Thursday, October 04, 2007

Do Vancouverites have amnesia?

I have lived in this city for over a decade (actually 11 years come to think about it). During this period (specifically in 2001), I had to endure (and survive) a bus drivers' strike that completely screwed my personal, academic and professional life. I spent hundreds of dollars in cab rides, my social life was reduced to nil and my school suffered, all because of the inability of transit authorities and bus drivers' unions to settle on time. It seems to me as though everybody has forgotten about this strike, hence the title of my post.

During the bus drivers' strike, I repeatedly asked everyone who wanted to listen "why hasn't the government settled this strike?" -- I had very little idea of how strikes were supposed to settle (yeah, both parties agree on a common goal and then proceed to write a deal and the strike ends -- at least, this is in theory).

Many businesses and people suffered. Jobs were lost, revenues were not earned, wages not collected and a lot of people suffered irreparable damages to their personal, professional and academic lives, just as I have. The exact same year, while the bus strike lasted over 123 days, the health professionals (specifically, nurses) went on strike. Their strike was not long, though. Less than four weeks into the strike, the B.C. government legislated the nurses back to work.

Now, I am by no means suggesting that the B.C. government should legislate the civic striking workers back to work. I repeat - I am not in favor of the B.C. government implementing back-to-work legislation. There is one thing I am puzzled by, though - why was it that nurses were deemed an essential service and thus legislated back to work, while transportation services were not? And again, I am not saying that this is the best way to go. But someone needs to be providing essential public services (the government) and this is not happening. Right now, trash is piling everywhere (and I continue to read stupid lame reports that 'there are no health risks' - what are these people thinking?) and nobody is doing anything.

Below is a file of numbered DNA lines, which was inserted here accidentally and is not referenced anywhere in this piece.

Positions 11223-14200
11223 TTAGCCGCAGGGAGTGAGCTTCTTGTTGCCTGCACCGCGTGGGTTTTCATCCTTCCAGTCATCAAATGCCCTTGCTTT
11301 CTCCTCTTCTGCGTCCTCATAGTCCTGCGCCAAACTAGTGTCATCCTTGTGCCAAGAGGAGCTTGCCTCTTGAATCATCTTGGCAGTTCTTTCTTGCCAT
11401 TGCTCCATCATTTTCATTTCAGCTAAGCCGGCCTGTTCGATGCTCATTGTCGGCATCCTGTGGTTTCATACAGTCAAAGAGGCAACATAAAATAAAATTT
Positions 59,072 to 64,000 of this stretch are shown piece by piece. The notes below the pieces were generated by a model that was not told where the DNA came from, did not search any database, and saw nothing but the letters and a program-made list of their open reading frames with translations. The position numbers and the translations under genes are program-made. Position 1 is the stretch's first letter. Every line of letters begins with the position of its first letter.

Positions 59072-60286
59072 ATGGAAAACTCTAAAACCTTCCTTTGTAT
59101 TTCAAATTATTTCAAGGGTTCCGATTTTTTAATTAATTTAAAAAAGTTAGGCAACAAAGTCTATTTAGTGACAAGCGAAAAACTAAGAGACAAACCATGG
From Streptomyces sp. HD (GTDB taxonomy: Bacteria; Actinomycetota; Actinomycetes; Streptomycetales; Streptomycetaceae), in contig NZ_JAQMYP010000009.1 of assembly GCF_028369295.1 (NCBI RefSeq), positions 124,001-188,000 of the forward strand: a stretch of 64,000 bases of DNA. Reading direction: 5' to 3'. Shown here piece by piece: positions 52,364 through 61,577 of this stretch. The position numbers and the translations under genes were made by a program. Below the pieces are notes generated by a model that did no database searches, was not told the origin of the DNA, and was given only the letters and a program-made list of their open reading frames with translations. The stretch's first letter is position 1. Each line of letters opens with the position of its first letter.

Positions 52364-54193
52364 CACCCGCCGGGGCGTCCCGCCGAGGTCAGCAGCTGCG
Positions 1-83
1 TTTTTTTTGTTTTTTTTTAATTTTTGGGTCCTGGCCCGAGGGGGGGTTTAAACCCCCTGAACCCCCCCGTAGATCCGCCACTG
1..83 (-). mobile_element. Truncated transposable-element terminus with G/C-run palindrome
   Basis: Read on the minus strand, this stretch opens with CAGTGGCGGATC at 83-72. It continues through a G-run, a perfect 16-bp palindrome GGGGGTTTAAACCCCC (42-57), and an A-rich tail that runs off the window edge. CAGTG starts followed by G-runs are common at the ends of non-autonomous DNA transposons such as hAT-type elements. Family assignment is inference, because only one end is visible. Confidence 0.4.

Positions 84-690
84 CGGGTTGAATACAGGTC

The thing that bothers me is that somehow these strikes continue to happen, and that affected people are somehow adapting and coping and either refuse or avoid taking action. Or is it that this is our way of taking action? Just shut up and not do anything? Honestly, what have we done to end this strike? What can be done, realistically?

Once the 2001 transit strike was over, we were given three days -- yes you heard right -- three full days!!! of free bus rides, I am assuming to somehow compensate for having to endure this stupidly lengthy strike. I wonder what the City of Vancouver, or the union, or both, are going to offer in compensation for having to put up with piling garbage.

If citizens' votes are the currency of governments at every level (municipal, provincial and federal), wouldn't shifts in electoral voting be a powerful punishment for having done a lousy job at providing public services and governing? Citizens have a voice, and that voice goes beyond a vote in an election. But electoral votes are powerful still.

Something should be done, and this civic strike should not be forgotten. There must be a lesson here for future governments about what not to do. And, hopefully, when voting and choosing governments, Vancouverites, British Columbians and Canadians will not have a severe case of amnesia.

PS - I don't like the empty promises such as "we hope to end the strike by Labor Day weekend" or "we hope to end the strike as soon as the Thanksgiving weekend". I mean, what do you think, that we are thinking positive thoughts and associating them to the specific statutory holiday "oh geez, we're going to have garbage collection again after Thanksgiving - yay!". No, we are not. We are upset that things have gotten this far. Three months without garbage collection. Wow, unbelievable for a city that ranks so high in the 'livability' scores. What does this strike say to the world in regards to our ability to be civil and negotiate and settle labour agreements? Yes, you are right: it says very bad things.

1 comment:

keefer said...

Good post. It's true there is amnesia and selective forgetfulness when it comes to labour concerns in the province. It's really a cyclical thing, the teachers, then the bus drivers, then the civic workers, throw in forestry every now and then or longshoremen, etc. The governments and authorities in charge seem to never (or rarely) learn the lesson of fair negotiation and settlement prior to an actual strike.